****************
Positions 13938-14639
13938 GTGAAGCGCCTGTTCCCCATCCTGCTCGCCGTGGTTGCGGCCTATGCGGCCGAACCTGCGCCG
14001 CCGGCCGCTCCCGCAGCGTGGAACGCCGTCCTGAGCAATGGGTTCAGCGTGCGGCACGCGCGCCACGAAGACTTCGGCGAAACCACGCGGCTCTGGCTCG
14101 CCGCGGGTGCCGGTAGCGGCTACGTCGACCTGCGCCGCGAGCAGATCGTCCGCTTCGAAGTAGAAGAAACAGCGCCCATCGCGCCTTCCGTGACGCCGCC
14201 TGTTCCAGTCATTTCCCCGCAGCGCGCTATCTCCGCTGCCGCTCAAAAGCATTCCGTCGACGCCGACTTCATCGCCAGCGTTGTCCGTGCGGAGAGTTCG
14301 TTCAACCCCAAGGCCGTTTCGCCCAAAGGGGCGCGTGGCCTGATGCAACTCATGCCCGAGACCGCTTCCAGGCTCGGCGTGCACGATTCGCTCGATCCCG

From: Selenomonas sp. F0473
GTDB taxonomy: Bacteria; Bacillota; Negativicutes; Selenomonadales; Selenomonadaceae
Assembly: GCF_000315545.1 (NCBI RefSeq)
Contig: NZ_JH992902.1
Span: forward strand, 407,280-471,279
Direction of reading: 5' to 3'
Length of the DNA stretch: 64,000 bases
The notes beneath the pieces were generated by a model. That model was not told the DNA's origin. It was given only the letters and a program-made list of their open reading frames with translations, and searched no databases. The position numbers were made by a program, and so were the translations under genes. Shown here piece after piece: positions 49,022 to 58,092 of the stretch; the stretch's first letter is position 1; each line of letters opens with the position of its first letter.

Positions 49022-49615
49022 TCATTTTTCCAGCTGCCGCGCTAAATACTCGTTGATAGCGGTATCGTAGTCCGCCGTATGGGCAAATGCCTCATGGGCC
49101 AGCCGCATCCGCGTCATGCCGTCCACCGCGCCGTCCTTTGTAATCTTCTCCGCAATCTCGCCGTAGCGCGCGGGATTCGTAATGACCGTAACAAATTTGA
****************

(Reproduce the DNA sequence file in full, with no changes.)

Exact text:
Positions 13938-14639
13938 GTGAAGCGCCTGTTCCCCATCCTGCTCGCCGTGGTTGCGGCCTATGCGGCCGAACCTGCGCCG
14001 CCGGCCGCTCCCGCAGCGTGGAACGCCGTCCTGAGCAATGGGTTCAGCGTGCGGCACGCGCGCCACGAAGACTTCGGCGAAACCACGCGGCTCTGGCTCG
14101 CCGCGGGTGCCGGTAGCGGCTACGTCGACCTGCGCCGCGAGCAGATCGTCCGCTTCGAAGTAGAAGAAACAGCGCCCATCGCGCCTTCCGTGACGCCGCC
14201 TGTTCCAGTCATTTCCCCGCAGCGCGCTATCTCCGCTGCCGCTCAAAAGCATTCCGTCGACGCCGACTTCATCGCCAGCGTTGTCCGTGCGGAGAGTTCG
14301 TTCAACCCCAAGGCCGTTTCGCCCAAAGGGGCGCGTGGCCTGATGCAACTCATGCCCGAGACCGCTTCCAGGCTCGGCGTGCACGATTCGCTCGATCCCG

From: Selenomonas sp. F0473
GTDB taxonomy: Bacteria; Bacillota; Negativicutes; Selenomonadales; Selenomonadaceae
Assembly: GCF_000315545.1 (NCBI RefSeq)
Contig: NZ_JH992902.1
Span: forward strand, 407,280-471,279
Direction of reading: 5' to 3'
Length of the DNA stretch: 64,000 bases
The notes beneath the pieces were generated by a model. That model was not told the DNA's origin. It was given only the letters and a program-made list of their open reading frames with translations, and searched no databases. The position numbers were made by a program, and so were the translations under genes. Shown here piece after piece: positions 49,022 to 58,092 of the stretch; the stretch's first letter is position 1; each line of letters opens with the position of its first letter.

Positions 49022-49615
49022 TCATTTTTCCAGCTGCCGCGCTAAATACTCGTTGATAGCGGTATCGTAGTCCGCCGTATGGGCAAATGCCTCATGGGCC
49101 AGCCGCATCCGCGTCATGCCGTCCACCGCGCCGTCCTTTGTAATCTTCTCCGCAATCTCGCCGTAGCGCGCGGGATTCGTAATGACCGTAACAAATTTGA